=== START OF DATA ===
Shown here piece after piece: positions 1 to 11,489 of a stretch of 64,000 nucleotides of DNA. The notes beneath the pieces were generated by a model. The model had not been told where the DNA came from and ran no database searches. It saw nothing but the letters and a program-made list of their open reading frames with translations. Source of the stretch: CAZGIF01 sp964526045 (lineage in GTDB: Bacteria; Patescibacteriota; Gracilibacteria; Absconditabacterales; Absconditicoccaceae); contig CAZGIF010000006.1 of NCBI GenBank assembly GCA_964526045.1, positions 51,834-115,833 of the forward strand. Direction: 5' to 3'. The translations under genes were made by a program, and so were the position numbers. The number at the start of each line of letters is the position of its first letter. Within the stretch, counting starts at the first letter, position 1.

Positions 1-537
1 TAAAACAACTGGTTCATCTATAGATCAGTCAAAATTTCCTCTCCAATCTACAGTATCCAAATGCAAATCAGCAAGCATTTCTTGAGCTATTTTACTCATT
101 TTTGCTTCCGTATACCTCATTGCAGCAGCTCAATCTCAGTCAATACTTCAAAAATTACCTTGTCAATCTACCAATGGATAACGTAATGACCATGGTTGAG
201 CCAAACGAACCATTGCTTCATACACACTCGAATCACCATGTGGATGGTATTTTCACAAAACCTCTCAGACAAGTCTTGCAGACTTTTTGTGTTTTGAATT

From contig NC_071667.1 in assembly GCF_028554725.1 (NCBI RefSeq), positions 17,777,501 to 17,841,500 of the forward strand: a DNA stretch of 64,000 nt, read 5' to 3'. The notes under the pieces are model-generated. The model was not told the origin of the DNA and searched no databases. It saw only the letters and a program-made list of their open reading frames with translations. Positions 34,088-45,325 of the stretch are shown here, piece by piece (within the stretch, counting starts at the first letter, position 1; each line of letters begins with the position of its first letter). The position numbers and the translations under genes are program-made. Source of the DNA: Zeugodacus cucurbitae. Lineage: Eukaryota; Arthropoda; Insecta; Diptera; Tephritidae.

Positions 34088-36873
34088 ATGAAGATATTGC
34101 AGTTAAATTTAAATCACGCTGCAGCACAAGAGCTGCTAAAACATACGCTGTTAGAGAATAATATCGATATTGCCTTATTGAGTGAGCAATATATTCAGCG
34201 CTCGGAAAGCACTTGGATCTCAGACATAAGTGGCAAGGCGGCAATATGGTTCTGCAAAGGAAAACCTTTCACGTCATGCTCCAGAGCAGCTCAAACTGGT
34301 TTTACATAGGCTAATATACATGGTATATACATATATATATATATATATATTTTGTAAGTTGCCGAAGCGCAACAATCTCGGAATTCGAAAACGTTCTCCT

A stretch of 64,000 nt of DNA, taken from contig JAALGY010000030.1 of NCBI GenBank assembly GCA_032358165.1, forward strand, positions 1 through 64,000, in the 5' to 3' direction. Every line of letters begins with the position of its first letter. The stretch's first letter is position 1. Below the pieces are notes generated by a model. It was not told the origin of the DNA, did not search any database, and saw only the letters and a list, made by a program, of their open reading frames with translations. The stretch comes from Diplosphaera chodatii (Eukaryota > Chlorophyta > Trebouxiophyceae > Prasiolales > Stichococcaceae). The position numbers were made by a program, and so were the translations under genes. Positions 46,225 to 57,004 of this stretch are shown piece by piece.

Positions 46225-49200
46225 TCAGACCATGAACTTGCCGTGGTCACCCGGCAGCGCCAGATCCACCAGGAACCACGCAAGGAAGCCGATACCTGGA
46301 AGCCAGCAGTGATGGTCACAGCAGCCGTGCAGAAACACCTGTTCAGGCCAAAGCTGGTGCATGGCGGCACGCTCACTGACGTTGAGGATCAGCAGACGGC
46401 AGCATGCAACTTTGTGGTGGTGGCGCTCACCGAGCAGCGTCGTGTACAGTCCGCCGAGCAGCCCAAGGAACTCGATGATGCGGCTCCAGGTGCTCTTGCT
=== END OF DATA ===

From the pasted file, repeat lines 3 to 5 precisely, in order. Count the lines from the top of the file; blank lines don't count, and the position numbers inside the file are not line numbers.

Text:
1 TAAAACAACTGGTTCATCTATAGATCAGTCAAAATTTCCTCTCCAATCTACAGTATCCAAATGCAAATCAGCAAGCATTTCTTGAGCTATTTTACTCATT
101 TTTGCTTCCGTATACCTCATTGCAGCAGCTCAATCTCAGTCAATACTTCAAAAATTACCTTGTCAATCTACCAATGGATAACGTAATGACCATGGTTGAG
201 CCAAACGAACCATTGCTTCATACACACTCGAATCACCATGTGGATGGTATTTTCACAAAACCTCTCAGACAAGTCTTGCAGACTTTTTGTGTTTTGAATT